n = 2;
yv[i_] := Range[1/n, 1, 1/n];
yv[n]
yc[j_] := Which[
0 <= i <= 1, 0,
1 < i <= n, 1/2 (yv[n][[i]] + yv[n][[i - 1]])];
Table[yc[j], {i, 1, n}]
test1 = Table[
N[1/(2 \[Pi]) (yv[i]/(yv[i]^2 - yc[j]^2))], {i, 1, n}, {j, 1, n}]
test2 = Table[N[1/(2 \[Pi]) (yv[i]/(yv[i]^2 - yc[j]^2))], {i, 1, n}]
Outputs:
{1/2, 1}
{0, 3/4}
{{{0.31831, 0.159155}, {0.31831, 0.159155}}, {{-0.254648,
0.363783}, {-0.254648, 0.363783}}}{{0.31831, 0.159155}, {-0.254648, 0.363783}}
I'm an undergraduate aerospace engineer learning Mathematica and trying to program Prandtl's numerical lifting line theory. I'm having trouble trying to understand Mathematica's interation process and how it creates lists (in this case, why I get a list of lists of lists vs. a list of lists). I'm doing some iterations (observe the "test" functions) with an equation that depends on two variables: variable yv that depends on i, and variable yc that depends on j. Both of my yv and yc functions are producing the correct answers that I need (sorry if the code for them looks ugly; it's a learning process). Test2 produces the correct output that I need: a square n x n matrix that matches my hand-calculations. Bluntly speaking, why does test1 create a weird looking list? If I need to do an iteration of both i and j from 1 to n, it visually seems like that code should produce an answer that matches test2. Is there a way to make test1 match test2's answer? Also, why does my code for test2 even work when I'm only iterating i, not j, from 1 to n (how does yc get its values)?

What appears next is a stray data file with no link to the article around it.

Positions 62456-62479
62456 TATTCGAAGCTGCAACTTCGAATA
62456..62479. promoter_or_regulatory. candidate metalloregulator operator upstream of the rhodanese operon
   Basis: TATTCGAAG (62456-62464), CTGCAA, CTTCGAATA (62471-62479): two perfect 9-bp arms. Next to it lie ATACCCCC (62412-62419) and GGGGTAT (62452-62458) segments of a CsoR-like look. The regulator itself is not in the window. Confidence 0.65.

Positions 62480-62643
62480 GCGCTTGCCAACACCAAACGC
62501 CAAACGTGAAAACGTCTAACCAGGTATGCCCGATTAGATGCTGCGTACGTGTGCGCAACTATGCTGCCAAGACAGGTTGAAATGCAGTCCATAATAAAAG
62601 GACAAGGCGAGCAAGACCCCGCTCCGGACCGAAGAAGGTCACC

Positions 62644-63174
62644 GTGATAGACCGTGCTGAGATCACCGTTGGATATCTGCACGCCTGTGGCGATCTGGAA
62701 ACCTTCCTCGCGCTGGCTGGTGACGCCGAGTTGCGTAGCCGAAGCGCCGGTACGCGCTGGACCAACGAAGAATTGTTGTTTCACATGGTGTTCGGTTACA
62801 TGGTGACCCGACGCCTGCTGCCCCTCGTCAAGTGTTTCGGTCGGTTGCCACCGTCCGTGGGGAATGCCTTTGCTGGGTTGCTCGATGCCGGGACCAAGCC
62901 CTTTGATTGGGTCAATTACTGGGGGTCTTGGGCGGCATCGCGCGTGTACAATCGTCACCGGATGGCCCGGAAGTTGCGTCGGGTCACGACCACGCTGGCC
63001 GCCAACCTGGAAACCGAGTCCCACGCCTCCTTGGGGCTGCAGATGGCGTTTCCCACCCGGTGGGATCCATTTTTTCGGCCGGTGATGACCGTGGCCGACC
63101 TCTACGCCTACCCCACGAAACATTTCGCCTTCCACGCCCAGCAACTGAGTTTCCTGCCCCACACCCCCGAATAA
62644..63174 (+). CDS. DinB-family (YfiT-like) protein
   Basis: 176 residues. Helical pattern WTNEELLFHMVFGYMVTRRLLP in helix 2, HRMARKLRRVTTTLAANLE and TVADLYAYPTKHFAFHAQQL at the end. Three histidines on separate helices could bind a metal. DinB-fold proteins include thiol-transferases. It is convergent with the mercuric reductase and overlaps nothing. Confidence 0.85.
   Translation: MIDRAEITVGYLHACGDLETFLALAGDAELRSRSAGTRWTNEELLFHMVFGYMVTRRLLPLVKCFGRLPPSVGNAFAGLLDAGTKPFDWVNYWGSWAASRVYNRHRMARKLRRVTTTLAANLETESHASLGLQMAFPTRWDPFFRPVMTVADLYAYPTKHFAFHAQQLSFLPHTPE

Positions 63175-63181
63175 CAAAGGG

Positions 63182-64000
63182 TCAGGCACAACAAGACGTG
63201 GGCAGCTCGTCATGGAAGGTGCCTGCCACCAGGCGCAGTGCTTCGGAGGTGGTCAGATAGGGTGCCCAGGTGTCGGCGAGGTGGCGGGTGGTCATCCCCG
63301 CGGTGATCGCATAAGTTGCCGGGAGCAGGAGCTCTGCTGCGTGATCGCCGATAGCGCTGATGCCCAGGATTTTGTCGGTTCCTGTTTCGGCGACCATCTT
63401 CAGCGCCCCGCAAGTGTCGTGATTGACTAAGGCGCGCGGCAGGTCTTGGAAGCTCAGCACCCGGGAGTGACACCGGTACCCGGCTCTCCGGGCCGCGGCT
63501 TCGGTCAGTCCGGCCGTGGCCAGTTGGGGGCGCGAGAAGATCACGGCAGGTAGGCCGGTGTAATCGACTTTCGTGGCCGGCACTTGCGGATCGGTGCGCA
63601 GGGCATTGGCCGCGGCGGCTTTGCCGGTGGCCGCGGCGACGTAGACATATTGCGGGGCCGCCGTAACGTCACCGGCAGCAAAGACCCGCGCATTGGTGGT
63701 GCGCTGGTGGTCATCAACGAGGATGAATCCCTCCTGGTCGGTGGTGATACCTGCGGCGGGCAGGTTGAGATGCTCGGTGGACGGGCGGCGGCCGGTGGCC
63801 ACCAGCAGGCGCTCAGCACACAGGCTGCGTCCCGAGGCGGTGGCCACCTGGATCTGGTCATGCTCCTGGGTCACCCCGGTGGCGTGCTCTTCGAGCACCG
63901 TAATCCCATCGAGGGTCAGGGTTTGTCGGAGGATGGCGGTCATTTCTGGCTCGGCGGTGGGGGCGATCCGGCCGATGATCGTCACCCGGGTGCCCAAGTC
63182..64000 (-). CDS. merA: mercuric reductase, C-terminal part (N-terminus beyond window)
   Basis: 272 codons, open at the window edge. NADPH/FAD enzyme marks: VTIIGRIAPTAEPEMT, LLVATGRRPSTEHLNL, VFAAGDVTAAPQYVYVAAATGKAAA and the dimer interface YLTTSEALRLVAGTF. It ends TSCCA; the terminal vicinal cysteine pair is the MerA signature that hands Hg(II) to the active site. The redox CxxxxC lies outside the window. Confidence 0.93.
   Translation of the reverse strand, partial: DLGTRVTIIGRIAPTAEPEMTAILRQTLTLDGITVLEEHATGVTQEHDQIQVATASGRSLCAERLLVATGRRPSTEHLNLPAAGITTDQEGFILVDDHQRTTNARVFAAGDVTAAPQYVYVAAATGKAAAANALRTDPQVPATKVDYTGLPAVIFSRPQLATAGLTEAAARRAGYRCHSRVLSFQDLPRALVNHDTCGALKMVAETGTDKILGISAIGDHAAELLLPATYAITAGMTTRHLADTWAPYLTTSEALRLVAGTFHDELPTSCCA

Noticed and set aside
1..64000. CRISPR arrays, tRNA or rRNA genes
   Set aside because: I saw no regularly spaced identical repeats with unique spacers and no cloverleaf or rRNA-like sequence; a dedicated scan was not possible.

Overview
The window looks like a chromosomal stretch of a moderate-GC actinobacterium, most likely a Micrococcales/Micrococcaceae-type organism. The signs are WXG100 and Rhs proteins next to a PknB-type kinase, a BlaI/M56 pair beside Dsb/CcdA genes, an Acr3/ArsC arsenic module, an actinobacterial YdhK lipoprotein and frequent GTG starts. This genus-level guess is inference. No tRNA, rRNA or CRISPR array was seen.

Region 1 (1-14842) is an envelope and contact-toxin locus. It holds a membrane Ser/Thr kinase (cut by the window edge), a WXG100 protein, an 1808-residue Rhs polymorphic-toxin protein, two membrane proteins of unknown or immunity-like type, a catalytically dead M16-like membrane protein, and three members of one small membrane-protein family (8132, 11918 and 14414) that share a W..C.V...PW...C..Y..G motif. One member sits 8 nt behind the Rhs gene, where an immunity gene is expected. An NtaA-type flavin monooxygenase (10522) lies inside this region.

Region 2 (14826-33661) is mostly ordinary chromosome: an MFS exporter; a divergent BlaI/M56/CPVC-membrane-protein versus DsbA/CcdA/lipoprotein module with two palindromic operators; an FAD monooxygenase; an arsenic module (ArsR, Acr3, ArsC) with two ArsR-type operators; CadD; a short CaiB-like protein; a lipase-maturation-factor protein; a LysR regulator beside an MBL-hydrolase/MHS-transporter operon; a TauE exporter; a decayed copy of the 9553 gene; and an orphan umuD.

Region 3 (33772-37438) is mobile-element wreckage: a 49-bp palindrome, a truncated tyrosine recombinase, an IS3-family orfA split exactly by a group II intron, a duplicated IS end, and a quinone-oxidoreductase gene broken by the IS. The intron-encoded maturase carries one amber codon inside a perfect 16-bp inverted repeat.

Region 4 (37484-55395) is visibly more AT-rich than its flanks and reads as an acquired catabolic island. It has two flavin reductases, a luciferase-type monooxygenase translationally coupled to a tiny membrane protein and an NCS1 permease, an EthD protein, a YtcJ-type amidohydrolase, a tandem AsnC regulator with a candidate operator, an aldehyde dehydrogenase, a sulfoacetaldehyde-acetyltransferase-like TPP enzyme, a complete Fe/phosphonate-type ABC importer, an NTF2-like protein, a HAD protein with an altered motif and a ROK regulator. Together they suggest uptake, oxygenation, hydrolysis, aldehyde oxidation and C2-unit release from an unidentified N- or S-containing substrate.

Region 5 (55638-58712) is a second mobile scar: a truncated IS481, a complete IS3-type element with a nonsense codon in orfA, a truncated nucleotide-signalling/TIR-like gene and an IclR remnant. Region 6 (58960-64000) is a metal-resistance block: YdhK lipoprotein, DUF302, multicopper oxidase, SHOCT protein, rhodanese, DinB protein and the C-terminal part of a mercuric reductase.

I'd appreciate any tips, as well as any resources to better understand the iteration process/linear algebra in Mathematica (my code will require me to use a lot of iterations and linear algebra, so I better learn from my mistakes and prevent this in my future codes. As a side note, I'm also trying to also switch from Matlab to Mathematica in my CFD class so I'll need to really understand Mathematica's numerical computation process).
TL;DR: My test2 output is exactly what I need, but how did Mathematica compute yc without steps for j?
Thank you.